Not all IoT applications will need a gateway, but they’re an important class of hardware that’s often a requirement for certain use cases because they’re needed to provide the connectivity to the sensors/devices. Cellular, satellite, WiFi, Bluetooth, NFC, LPWAN and so on, there are many ways to connect a sensor/device to the mighty internet. Each one of them represents a tradeoff between power consumption, range, and bandwidth. The perfect one would consume little power, have huge range and be able to transmit large amounts of data. But perfection doesn’t exist, so this perfect connectivity also doesn’t exist. The good news is you can make it perfect for you: your project to run smoothly (more than the famous smooth operator) and you to lower your expenses. It all comes down to your specific needs.

IoT device management (we haz it!)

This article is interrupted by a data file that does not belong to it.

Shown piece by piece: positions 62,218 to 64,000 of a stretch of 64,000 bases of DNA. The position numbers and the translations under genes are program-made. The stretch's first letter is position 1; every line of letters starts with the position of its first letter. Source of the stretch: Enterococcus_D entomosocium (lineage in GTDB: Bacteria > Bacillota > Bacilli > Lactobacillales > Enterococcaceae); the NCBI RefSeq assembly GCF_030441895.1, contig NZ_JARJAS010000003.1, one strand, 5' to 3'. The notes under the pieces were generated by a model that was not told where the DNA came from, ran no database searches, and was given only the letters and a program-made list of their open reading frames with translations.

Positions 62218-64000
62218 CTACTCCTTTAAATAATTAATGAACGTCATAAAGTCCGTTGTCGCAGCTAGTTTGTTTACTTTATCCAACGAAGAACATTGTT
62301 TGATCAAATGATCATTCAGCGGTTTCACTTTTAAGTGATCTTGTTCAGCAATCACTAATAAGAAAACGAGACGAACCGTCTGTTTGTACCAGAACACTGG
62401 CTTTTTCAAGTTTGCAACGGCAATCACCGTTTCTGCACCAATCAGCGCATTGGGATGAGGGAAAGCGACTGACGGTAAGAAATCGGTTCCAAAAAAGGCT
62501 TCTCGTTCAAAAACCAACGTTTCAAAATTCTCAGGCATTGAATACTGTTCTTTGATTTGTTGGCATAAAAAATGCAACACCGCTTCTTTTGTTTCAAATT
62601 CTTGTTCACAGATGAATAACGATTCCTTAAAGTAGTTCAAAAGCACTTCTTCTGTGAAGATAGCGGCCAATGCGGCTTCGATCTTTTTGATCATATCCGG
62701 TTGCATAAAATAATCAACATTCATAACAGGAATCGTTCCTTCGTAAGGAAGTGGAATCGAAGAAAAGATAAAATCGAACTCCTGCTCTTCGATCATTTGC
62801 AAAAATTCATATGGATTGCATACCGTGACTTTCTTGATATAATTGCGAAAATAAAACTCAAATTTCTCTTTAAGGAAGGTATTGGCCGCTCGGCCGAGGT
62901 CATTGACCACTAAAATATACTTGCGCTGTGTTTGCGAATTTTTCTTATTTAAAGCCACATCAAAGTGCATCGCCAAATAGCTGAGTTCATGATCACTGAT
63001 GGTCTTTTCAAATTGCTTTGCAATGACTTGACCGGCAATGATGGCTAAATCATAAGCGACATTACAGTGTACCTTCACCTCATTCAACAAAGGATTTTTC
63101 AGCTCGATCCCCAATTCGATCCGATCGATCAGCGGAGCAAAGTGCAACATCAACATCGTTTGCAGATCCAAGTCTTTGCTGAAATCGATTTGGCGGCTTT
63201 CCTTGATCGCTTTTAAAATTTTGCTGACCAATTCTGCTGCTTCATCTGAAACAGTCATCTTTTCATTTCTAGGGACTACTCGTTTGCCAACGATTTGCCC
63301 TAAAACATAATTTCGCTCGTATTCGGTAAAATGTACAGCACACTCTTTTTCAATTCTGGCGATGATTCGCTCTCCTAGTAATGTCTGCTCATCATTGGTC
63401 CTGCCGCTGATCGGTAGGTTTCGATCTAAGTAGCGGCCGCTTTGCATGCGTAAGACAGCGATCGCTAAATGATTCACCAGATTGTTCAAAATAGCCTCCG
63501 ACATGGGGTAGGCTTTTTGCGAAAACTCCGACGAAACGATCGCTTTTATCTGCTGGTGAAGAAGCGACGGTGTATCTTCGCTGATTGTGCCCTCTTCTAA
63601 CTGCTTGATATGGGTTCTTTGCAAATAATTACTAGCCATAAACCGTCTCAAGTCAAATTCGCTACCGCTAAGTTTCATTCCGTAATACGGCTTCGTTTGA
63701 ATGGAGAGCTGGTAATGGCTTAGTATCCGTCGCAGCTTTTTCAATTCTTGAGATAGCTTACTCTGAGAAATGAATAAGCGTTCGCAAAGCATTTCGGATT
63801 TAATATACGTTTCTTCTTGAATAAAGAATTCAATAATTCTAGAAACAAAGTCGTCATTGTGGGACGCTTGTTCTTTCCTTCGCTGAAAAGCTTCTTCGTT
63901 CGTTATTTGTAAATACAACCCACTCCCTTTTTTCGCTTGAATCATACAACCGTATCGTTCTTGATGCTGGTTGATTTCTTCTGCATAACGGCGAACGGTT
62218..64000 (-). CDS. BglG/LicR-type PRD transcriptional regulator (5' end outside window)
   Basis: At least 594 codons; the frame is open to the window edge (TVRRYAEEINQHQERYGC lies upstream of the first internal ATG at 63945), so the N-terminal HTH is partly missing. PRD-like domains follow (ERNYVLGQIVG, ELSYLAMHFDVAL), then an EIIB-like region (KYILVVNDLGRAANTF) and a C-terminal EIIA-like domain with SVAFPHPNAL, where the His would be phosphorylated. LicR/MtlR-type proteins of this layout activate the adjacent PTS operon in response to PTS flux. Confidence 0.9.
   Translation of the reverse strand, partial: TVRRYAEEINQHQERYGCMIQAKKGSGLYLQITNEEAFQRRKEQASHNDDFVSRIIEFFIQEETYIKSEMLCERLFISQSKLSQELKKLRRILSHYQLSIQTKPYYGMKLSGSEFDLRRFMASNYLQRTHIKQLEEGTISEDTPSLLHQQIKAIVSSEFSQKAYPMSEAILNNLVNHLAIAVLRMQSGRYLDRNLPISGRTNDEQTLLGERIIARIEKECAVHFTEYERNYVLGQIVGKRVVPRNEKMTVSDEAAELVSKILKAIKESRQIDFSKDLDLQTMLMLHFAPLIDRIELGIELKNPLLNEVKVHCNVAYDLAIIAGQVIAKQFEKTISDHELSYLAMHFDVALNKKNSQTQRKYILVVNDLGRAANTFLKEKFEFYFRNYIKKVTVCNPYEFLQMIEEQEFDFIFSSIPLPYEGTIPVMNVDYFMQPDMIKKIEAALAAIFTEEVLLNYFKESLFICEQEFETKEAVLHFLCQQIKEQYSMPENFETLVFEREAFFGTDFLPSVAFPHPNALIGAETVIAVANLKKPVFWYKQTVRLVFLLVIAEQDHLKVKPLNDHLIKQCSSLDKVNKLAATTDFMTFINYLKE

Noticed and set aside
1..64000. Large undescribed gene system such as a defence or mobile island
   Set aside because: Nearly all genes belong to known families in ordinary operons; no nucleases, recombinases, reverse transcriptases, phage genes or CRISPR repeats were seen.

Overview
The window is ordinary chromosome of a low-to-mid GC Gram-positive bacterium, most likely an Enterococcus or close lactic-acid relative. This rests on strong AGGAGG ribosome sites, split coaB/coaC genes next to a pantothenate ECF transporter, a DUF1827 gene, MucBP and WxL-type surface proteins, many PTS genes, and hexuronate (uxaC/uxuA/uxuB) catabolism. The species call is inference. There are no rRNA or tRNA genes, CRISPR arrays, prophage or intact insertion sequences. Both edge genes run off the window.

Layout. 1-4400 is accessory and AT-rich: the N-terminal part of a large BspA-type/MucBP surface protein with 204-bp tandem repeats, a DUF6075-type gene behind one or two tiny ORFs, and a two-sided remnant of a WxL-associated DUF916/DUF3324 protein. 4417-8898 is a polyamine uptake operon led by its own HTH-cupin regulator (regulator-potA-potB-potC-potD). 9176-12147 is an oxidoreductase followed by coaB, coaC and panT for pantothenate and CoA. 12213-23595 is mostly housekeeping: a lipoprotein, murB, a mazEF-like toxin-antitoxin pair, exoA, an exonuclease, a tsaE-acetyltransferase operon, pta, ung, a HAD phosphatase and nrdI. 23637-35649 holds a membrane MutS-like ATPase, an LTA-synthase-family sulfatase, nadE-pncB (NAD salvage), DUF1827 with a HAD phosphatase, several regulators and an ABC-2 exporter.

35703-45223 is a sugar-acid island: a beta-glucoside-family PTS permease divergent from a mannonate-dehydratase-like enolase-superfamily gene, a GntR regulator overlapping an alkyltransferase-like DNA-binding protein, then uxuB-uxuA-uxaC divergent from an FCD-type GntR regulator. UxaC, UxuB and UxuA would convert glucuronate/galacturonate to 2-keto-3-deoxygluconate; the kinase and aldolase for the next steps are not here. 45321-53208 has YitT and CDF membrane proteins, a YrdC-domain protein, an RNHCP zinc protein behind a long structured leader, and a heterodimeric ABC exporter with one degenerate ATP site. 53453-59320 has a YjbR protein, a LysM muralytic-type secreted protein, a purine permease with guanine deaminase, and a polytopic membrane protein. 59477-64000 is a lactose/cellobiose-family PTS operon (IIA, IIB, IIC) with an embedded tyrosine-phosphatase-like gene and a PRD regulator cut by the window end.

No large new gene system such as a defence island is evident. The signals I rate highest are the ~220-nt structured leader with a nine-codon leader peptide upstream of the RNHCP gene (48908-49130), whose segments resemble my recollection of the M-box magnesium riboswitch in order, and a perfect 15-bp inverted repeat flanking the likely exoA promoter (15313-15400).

If you’re building, buying, and/or implementing massive-scale IoT solutions, you need to automate as much as you can, hence you need IoT Device Management. IoT Device Management is all of the tools, capabilities, and processes necessary to support IoT solutions effectively at scale. It includes quickly and securely onboarding new devices, automatically identifying device issues, classifying devices into states contextually dependent on the use case, and decommissioning old devices.

IoT Platforms

A critical component of the IoT ecosystem are IoT Platforms. They help:

✅ Connect hardware;

✅ Handle different communication protocols;